African-Americans have been some of the earliest and most fervent adopters of many of the Internet’s most popular technologies. Blacks, for instance, latched onto microblogging site Twitter almost immediately and have now made pockets of it it all their own.
And when it comes to standard blog-keeping, according to a UC Berkeley study from last year, Blacks are one and a half to two times more likely than whites to blog. Today, there’s a new notch to add to the Black Technological Leadership belt.
According to new research from The Checkout, “an ongoing consumer shopping behavior study,” African-Americans are embracing mobile shopping technology at rates that outstrip white consumers:
The Checkout … reports that 18 percent of African-American consumers and 16 percent of Hispanic consumers regularly use their mobile devices for purchase transactions — rates that are significantly higher than the 10 percent of Caucasians who use mobile for online purchases.
Additionally, 21 percent of African American shoppers use mobile technology for product reviews or shopping lists (compared to 13 percent of Caucasians) and 20 percent of Hispanic shoppers routinely perform mobile price comparisons.
One of the most interesting things about the variety of ways in which Black people cleave onto technological advancements is that they’re doing so despite the so-called “digital divide.” More whites than Blacks have broadband Internet access in their homes, according to a July 2010 Pew Research Center poll. But Blacks have found a way to overcome that disparate access via their mobile phones: Forty-six percent of Blacks now use their phones to access the Internet, compared to just 33 percent of whites. The African-American community is catching up when it comes to Internet consumption, and it’s about time for companies to take notice.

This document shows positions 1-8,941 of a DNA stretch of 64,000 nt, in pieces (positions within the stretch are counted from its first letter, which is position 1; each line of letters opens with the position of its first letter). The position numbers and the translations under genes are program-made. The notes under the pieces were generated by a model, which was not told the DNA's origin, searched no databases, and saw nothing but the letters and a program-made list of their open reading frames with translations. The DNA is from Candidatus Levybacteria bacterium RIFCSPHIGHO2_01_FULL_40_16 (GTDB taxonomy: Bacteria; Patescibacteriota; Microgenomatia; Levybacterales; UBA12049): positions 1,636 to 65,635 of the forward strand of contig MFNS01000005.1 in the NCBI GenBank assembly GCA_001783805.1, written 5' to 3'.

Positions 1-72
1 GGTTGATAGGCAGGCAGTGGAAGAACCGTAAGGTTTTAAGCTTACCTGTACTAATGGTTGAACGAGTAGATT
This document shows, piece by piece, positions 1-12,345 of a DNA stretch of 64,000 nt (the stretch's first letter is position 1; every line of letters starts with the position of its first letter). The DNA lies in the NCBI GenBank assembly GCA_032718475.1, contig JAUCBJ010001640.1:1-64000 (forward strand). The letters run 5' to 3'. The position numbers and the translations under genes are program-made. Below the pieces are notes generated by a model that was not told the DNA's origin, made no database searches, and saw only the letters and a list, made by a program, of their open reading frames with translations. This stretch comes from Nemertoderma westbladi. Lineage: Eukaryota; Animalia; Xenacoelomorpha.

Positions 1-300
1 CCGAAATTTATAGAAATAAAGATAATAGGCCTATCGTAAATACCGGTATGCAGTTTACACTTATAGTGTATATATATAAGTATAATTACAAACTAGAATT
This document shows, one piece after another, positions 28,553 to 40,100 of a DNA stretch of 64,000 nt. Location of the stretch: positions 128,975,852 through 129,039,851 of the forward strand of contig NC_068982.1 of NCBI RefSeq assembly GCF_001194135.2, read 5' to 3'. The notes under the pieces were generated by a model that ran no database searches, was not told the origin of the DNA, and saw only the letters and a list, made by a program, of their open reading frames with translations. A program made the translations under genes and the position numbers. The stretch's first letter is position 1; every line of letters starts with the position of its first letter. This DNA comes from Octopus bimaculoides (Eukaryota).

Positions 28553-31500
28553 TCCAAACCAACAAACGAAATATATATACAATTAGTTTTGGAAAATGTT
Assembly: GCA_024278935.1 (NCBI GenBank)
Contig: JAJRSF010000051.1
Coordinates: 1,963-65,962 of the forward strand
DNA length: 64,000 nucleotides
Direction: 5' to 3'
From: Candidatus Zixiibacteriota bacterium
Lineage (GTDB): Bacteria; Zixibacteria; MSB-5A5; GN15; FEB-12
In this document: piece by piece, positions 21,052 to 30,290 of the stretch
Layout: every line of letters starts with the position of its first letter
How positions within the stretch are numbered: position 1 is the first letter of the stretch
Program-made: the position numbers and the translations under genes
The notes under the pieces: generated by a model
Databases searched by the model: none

To that end, last week, dozens of media firms and marketing agencies geared toward Black consumers teamed up for what’s being called the #InTheBlack campaign. Led in part by BET, the campaign is an effort to remind companies that Black customers are out there, ready and able to spend money on the companies’ goods and services, if only marketing departments would stop overlooking them.
“We are excited to partner with some of the nation’s most influential media and marketing groups to highlight the growing economic opportunity of the black marketplace,” BET CEO Debra Lee told the New York Times. “As a collective, we are better positioned to demonstrate the value of targeting the black consumer audience and partnering with leading brands to help them succeed.”
In other words, just because Blacks are shopping in a different way — via their phones instead of their home computers — doesn’t mean that they’re any less important than white consumers. Whether the shopper is Black or white, the money’s all green.
The opinions expressed here do not necessarily reflect those of BET Networks.
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